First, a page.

It’s your most important crop phase. Now you can factor in the latest findings on how to get more yield with less input.
With eyes in the sky and boots on the ground, farmers have more data than ever with which to make decisions.
Be sure to read and follow the label instructions online before applying any crop production product, but especially the new dicamba formulations for use on dicamba-tolerant cotton and soybeans
Preparing the way for a perfect crop: it’s your goal every year. Now our experts can help you create the ideal growing environment.
As we conclude the 2016 Crop Tour, we’ve put together a showcase of the newest and more prominent equipment featured on the Crop Tour this year. Welcome to the 2016 product roundup.
Sunflower field cultivators feature superior engineering and rugged construction that withstand the test of time.
Developing a good seedbed is important to get the crops off to a good start; yet it is often overlooked or difficult to obtain.
Just how much do things like accuracy and down pressure count? You may be surprised at what our experts have found.
The White Planters™ 9800VE with SpeedTube ensures accurate seed placement at high speeds.
Now that the fall tillage of our AGCO Crop Tour 2016 fields has been completed, I wanted to take a minute to recap the season that is now in the bin.
New technology is helping growers get the right amount of the right fertilizer in the right places at the right time to optimize yields. This section includes the latest on in-season sensing, best application techniques and more.
New corn-fertilization research shows ways to fine-tune application timing so more nitrogen goes and stays where it needs to be—in the plant.
Researchers are looking for the best ways to match conventional and enhanced-efficiency nitrogen fertilizers to drier and wetter parts of corn fields.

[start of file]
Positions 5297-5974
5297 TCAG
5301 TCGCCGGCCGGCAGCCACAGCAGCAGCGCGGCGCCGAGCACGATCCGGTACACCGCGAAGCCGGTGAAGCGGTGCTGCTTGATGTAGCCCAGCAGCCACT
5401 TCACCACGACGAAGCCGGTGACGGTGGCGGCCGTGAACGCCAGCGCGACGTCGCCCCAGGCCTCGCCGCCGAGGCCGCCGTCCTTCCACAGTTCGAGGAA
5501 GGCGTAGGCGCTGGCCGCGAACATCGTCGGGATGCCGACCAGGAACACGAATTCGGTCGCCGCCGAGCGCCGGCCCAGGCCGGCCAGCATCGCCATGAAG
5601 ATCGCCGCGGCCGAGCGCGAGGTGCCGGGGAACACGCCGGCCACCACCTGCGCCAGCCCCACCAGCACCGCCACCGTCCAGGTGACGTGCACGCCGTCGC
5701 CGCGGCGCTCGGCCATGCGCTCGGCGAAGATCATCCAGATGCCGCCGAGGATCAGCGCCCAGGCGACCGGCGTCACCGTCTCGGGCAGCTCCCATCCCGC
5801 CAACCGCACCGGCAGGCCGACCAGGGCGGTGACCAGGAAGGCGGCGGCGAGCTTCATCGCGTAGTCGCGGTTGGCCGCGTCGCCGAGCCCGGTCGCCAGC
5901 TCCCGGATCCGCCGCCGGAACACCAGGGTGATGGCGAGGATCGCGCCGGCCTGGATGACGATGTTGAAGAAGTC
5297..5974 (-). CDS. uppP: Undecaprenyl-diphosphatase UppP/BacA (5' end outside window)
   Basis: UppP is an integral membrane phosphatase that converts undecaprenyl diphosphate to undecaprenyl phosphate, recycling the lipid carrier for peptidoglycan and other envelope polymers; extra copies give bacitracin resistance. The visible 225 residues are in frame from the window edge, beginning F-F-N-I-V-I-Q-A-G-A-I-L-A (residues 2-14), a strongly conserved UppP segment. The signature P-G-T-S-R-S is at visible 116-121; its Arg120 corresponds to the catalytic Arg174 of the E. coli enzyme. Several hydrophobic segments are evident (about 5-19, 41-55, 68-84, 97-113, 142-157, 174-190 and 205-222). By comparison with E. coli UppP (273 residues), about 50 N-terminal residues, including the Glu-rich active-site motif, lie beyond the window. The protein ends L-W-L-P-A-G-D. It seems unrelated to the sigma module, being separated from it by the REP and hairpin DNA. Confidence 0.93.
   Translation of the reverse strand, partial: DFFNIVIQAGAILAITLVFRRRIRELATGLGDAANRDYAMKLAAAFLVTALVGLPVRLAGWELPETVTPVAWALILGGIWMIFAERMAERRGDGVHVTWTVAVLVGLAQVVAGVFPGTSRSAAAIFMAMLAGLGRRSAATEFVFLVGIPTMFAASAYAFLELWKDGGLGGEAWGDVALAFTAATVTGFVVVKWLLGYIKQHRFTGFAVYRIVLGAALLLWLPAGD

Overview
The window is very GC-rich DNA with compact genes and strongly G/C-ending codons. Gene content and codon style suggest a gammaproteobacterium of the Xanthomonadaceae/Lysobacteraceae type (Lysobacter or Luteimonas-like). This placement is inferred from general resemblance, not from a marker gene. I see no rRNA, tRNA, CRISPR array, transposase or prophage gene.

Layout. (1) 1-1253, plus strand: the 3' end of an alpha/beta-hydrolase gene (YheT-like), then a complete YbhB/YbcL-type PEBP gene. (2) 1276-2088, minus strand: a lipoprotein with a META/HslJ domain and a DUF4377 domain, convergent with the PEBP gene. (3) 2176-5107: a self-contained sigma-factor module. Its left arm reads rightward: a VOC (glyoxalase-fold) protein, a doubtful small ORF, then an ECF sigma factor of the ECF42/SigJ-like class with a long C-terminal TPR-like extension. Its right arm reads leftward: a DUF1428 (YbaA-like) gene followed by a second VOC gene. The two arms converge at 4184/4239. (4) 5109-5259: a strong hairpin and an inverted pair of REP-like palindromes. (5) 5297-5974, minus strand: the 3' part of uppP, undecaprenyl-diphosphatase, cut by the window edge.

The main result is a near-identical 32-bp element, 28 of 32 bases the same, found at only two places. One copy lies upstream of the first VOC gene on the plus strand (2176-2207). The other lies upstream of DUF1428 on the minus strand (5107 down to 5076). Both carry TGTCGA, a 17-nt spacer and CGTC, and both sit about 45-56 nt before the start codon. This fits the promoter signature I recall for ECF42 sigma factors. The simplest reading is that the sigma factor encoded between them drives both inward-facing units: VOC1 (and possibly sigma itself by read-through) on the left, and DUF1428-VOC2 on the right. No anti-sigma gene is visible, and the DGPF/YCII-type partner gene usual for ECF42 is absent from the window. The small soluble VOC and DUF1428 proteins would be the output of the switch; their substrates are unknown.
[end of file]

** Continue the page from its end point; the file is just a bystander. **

The AirMax 180 pneumatic spreader provides class-leading, accurate application.
Weeds and insects are always an issue – and always evolving. Here’s what you need to know before you firm up your game plan.
Now that new herbicides for dicamba-tolerant crops are registered, growers and applicators need to learn and follow a whole new set of rules to apply them correctly and not damage nearby fields. Training is key.
Just because it’s calm and clear doesn’t mean it’s a safe time to spray the new dicamba formulations. Here are tips on how (and why) to recognize temperature inversions.
Know the equipment, the products to use and your field conditions before heading out
Be sure to read and follow the label instructions online before applying any crop production product, but especially the new dicamba formulations for use on dicamba-tolerant cotton and soybeans.
For every need and desire around the farm, there is always another product or practice that claims to make all the difference.
Considerations for tillage system decisions include the crop rotation on the field, amount of residue present, soil type and compaction levels, climate, weed pressure, use of cover crops, nutrient management needs, and the tillage equipment and labor available.
New university studies on how different tillage methods impact soil warming and health help answer producer questions.
The rugged, easily adjustable Sunflower 6600 Series Vertical Tillage System allows producers to manage residue, while protecting soil from erosion.
Tillage experts offer advice on how to prepare the ultimate seedbed with fewer trips to the field.
The Sunflower 4600 Series Disc Rippers and the 4700 Series In-Line Rippers offer options and adjustments to ready the field whatever your tillage goal.
The season isn’t over until you find out just how successful you’ve been. As the season progresses, we’ll be populating this section with the best ways to evaluate your results. Check back often or sign up for our newsletter to stay up-to-date on all the latest articles as they become available.
We compared automatic downforce control using DeltaForce to two common fixed down pressure settings. Results: Across six locations*, automatic downforce control improved yield by six bushels per acre for heavy and by twenty bushels per acre for light.
Six different planting depths were compared, beginning at 1″ and ending at 3.5″ in half-inch increments. Results: Agronomists have long argued that corn must be planted at least 1.5″ deep for adequate nodal root development.
We modified seed disks to create doubles and skips in side-by-side plots. This created an average of 91.4% spacing accuracy vs. the control at 99.3%. Seed singulation ultimately impacts plant-to-plant spacing.